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Proposed Stiff Penalties for Sport Cheats

By 4 April 2013Sports Law

We Australians love our sport, whether as participants, or as spectators.

Swimming, cricket, football ,tennis, hockey, horseracing, it does not matter, we love it all. But has there become too much emphasis on winning, rather than sportsmanship and how the game is played?

Is the fact that you kick more accurately, punch more strongly, swim faster, or hit a ball harder, really justification for earning millions of dollars?

Are professional athletes overpaid? Has the financial gain become more important than the glory of playing for your team, town, city or country?

Is the money more important than sportsmanship, and if so, is this the reason for cheating? Because that is what taking performance- enhancing drugs really means :-CHEATING.

There was once a time in Australia, perhaps a simpler, gentler period in our short history, when we played for the sheer joy and fun of playing. A win was considered a bonus.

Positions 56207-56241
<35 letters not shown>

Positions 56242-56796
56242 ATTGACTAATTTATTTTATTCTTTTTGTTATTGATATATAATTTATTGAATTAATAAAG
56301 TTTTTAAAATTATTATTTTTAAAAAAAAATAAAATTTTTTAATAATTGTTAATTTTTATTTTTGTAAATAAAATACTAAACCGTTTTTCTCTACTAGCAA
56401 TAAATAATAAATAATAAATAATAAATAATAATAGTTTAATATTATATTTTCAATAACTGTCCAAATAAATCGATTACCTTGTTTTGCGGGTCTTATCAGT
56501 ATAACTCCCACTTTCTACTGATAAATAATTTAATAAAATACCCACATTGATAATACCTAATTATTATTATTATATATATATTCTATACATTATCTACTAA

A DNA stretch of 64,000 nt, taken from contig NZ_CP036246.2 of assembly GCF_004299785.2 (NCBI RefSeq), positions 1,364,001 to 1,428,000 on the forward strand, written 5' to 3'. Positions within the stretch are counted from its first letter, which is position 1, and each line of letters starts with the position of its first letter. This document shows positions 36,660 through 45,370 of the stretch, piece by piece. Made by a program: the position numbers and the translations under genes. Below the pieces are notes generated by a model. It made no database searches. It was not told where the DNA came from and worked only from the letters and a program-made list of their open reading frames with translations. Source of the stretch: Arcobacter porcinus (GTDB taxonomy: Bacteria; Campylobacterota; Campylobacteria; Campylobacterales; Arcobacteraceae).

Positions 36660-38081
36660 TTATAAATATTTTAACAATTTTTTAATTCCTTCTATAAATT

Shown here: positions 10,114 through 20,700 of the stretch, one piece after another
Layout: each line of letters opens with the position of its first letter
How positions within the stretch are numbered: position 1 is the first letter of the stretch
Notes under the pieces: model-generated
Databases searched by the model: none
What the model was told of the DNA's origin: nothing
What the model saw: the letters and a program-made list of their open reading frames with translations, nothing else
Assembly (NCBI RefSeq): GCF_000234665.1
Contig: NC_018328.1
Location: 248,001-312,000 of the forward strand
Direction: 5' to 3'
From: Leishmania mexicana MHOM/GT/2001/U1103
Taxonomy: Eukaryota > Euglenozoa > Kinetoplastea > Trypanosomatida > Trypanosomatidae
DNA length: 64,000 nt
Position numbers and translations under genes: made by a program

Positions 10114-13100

Nowadays sport and sport sponsorship is big business, there is so much money involved.

In a recent proposal instigated by John Coates the AOC president, potential Olympians could find themselves going to jail if they do not adhere to the agreed terms of the statutory declaration they will be required to sign. This includes team coaches and officials, as well as athletes.

Under New South Wales legislation ( if Coates recommendation is accepted ) any team member who signs the document, and is subsequently found to have taken, or been involved in the use of banned substances, could face court, possible hefty fines, and even jail time.

Following the recent turmoil in the cycling world, specifically the Lance Armstrong scandal and flow-on within the Australian cycling hierarchy, a major sponsor of the sport is suing UCI, the world cycling body. This company claims that its image has been tarnished by their association with cycling, and the lack of the governing body’s control of the drug cheats in the sport.

An athlete cannot run with money in his pockets. He must run with hope in his heart, and dreams in his head

Emil Zatopek.
Czech long distance runner. Winner 3 gold medals 1952 Summer Olympics.